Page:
'My promise was necessarily conditional,' said Jack. 'I command a King's ship, not a private yacht. You are forgetting yourself.' Then, much more kindly, and with a smile, 'But I tell you what it is, Stephen, I shall keep in as close with the shore as can be, and you shall look at the creatures with my best achromatic glass,' - reaching for a splendid five-lens Dollond, an instrument that Stephen was never allowed to use, because of his tendency to drop telescopes into the sea.
'You may take your achromatic glass and...' began Stephen, but he checked himself and after the slightest pause went on, 'You are very good, but I have one of my own. I shall trouble you no longer.'
He was exceedingly angry: his solution - one short side of a triangle as opposed to two of immense length - seemed to him unanswerably sound; and it made him angrier still when practically everybody aboard, and not only old friends like Bonden and Killick and the privileged Joe Plaice (who practically owned the man who had opened his skull and who lived in a state of permanent hostility with Rogers, who had only had an arm off) but Padeen, recent Defenders and the mere children of the midshipmen's berth, surrounded him with exceptional kindness and particular attention. He had always prided himself on maintaining the volto sciolto,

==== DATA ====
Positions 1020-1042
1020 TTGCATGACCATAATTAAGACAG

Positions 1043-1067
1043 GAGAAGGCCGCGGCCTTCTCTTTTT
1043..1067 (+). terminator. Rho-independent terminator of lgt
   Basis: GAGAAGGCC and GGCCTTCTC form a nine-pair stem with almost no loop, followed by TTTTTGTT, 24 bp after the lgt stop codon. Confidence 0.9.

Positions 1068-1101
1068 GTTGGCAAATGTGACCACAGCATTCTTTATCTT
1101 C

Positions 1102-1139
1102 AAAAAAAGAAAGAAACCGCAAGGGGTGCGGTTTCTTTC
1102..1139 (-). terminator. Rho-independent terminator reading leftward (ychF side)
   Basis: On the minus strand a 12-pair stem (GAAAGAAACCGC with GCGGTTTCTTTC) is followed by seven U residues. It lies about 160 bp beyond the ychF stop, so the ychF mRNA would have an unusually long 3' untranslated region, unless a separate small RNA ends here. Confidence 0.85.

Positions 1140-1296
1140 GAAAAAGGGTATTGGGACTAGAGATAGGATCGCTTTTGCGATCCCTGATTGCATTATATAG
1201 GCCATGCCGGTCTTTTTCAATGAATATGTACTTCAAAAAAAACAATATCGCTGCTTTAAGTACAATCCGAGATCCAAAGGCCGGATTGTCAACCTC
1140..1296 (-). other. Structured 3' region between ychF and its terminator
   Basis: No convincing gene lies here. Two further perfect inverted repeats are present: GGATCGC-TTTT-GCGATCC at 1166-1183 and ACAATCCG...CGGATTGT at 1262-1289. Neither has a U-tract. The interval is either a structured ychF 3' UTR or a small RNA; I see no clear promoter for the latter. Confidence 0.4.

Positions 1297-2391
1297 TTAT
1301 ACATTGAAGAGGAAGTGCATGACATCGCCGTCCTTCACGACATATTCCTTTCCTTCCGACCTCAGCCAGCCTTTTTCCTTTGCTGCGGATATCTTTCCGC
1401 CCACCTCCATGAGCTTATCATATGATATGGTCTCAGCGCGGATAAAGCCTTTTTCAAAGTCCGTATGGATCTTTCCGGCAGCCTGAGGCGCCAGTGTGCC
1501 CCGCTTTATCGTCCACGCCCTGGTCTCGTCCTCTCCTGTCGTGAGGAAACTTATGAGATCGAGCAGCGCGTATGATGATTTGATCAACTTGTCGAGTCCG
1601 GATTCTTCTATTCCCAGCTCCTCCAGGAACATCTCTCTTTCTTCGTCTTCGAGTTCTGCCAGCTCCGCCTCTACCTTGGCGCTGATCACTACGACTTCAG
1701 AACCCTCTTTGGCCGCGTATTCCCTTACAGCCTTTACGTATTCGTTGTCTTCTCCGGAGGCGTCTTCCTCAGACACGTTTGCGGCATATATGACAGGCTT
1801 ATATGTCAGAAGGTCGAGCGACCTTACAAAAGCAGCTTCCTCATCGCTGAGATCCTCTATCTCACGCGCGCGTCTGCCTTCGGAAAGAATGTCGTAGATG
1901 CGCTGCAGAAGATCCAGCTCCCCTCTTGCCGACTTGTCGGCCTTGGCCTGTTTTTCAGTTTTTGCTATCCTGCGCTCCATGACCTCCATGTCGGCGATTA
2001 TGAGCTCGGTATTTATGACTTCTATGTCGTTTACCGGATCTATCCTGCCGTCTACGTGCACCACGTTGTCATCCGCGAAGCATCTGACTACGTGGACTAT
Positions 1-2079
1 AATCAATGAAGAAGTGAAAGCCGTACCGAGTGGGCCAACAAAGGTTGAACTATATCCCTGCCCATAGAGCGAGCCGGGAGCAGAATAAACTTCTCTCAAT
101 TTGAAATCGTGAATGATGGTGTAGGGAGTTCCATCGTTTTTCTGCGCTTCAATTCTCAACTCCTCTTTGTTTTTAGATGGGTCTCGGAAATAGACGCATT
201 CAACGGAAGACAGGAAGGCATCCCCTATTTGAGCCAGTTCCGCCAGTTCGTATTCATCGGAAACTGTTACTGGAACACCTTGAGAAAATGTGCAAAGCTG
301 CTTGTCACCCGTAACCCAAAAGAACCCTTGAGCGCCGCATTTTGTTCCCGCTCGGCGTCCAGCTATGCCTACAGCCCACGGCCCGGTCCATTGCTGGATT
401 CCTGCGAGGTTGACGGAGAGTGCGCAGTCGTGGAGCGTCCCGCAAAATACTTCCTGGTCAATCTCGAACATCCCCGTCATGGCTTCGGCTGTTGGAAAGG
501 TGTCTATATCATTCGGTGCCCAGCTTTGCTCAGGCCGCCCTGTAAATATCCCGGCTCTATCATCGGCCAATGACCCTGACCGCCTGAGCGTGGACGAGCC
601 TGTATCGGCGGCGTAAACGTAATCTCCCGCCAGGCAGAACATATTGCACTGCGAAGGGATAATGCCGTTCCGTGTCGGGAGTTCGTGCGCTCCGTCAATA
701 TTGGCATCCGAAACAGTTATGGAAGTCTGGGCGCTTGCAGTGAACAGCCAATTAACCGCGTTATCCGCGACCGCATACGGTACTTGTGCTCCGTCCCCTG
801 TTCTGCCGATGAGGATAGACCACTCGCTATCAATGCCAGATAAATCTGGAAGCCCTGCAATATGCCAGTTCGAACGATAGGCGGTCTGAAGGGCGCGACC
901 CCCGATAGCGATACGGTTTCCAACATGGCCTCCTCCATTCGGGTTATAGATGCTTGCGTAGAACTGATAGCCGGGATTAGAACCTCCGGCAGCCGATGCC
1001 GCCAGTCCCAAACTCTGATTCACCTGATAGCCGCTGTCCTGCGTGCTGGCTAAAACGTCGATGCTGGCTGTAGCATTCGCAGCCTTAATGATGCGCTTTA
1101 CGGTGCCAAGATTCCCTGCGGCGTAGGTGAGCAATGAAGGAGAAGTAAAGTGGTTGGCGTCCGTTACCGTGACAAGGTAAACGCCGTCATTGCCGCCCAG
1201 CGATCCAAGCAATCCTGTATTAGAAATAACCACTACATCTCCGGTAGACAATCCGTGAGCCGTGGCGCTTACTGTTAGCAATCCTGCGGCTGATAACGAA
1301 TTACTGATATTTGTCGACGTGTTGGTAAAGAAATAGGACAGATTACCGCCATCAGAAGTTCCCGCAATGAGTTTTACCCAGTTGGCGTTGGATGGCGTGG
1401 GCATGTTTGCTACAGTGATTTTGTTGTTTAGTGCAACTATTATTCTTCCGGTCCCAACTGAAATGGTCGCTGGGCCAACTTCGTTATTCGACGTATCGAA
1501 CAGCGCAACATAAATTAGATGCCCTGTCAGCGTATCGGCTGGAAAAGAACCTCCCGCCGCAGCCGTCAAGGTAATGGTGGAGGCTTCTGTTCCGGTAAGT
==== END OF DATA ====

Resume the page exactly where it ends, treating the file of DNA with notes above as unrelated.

pensieri stretti rather better than most men, and here were illiterate tarpaulins comforting him for a distress that he could have sworn was perfectly undetectable.
With a surly satisfaction he observed that in spite of the changing tide the Surprise did in fact make but a slow passage of her two legs, for the breeze came foul upon her twice: they slowly passed two excellent strands where a boat could have landed them and taken them off, the first in a cove beyond the reef where the blackened carcass of the whaler lay; and it was clear to him that he and Martin might have crept across the island on all fours and still have been in time. 'In half the time,' he muttered, beating the rail in an extremity of frustration.